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Jim Cramer says Eli Lilly isn't a ‘one trick pony' after FDA advisers endorse its Alzheimer's drug

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  • Continually confident about Eli Lilly because of the enormous success of its weight loss and diabetes drugs, CNBC's Jim Cramer said the company's new Alzheimer's treatment has the potential to further boost business.
  • On Monday, a panel of advisors to the Food and Drug Administration unanimously recommended the drug, currently known as donanemab.

CNBC's Jim Cramer on Tuesday explained why he continues to be bullish about pharmaceutical giant Eli Lilly. Continually confident about Eli Lilly because of the enormous success of its weight loss and diabetes drugs, he said the company's new Alzheimer's treatment has the potential to further boost business.

"Right now, Eli Lilly's an $823 billion behemoth, and I truly believe it's ultimately headed to a trillion dollar valuation, mostly fueled by the GLP-1 revolution," Cramer said. "But yesterday we got still more proof that Lilly's not merely a one-trick pony."

On Monday, a panel of advisors to the Food and Drug Administration unanimously recommended Eli Lilly's Alzheimer's drug, currently known as donanemab. The FDA usually follows the panel's recommendations, so this move brings donanemab closer to receiving full approval in the U.S.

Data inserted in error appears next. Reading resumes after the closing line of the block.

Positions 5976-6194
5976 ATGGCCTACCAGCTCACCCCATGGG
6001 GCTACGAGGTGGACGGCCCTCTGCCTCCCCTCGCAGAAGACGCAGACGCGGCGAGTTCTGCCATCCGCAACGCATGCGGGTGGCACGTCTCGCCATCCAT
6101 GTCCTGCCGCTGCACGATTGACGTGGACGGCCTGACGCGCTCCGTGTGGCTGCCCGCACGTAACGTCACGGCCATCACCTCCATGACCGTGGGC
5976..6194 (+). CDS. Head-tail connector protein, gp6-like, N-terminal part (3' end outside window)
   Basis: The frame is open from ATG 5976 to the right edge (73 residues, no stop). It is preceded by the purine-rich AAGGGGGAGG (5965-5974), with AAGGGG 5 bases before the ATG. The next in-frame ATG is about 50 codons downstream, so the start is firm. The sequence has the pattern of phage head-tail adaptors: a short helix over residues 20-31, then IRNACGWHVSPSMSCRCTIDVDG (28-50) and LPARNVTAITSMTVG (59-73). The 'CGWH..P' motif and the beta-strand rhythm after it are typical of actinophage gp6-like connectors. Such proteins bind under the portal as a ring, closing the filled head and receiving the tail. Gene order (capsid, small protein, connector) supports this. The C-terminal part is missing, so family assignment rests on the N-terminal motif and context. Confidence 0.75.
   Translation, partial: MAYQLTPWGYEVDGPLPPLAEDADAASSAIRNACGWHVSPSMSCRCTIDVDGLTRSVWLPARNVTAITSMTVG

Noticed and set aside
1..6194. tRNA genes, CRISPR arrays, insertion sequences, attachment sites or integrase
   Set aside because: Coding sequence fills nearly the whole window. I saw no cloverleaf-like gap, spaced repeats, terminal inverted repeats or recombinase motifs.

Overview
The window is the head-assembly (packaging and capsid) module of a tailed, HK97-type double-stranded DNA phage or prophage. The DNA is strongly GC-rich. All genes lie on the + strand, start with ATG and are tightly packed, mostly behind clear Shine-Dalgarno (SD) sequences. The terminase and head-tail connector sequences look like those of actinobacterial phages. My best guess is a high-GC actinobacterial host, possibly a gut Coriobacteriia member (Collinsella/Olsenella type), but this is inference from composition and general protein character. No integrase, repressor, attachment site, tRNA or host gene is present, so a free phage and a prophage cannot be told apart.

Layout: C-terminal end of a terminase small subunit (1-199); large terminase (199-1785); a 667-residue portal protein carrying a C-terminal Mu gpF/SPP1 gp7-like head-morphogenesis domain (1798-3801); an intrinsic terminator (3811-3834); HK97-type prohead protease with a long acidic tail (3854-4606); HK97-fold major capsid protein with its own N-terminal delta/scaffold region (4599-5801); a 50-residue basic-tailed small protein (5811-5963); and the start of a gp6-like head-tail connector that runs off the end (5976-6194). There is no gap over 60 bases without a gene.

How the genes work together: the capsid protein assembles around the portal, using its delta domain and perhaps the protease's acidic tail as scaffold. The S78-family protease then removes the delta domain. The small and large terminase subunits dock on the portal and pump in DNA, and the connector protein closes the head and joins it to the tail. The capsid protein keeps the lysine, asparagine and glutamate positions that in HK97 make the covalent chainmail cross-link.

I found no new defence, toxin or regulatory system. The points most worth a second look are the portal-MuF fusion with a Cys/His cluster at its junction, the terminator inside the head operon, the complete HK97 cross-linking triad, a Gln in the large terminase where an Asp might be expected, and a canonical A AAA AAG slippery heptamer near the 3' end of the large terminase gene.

Cramer was impressed that the panel of 11 came to the decision that donanemab's benefits outweighed its risks. Though not a cure, the drug works to slow the progression of Alzheimer's by targeting amyloid plaques in the brain, which are considered hallmarks of the fatal disease. Even though the illness is the fifth-leading cause of death for Americans over 65, there are currently very limited treatment options.

But Cramer admitted it's still uncertain how much market share donanemab will take, noting that some analysts deem Leqembi, a similar drug from Biogen and Esai, safer. But for now, he said, the advisory committee's decision is an "incremental positive" for Eli Lilly.

"Lilly's stock has already had a huge run on those GLP-1 numbers, and, as we told members of the investing club, they need to prove to Wall Street that they've got something more in the pipeline,
he said. "I think this advisory committee decision on their Alzheimer's drug does precisely that."

Eli Lilly did not immediately respond to request for comment.

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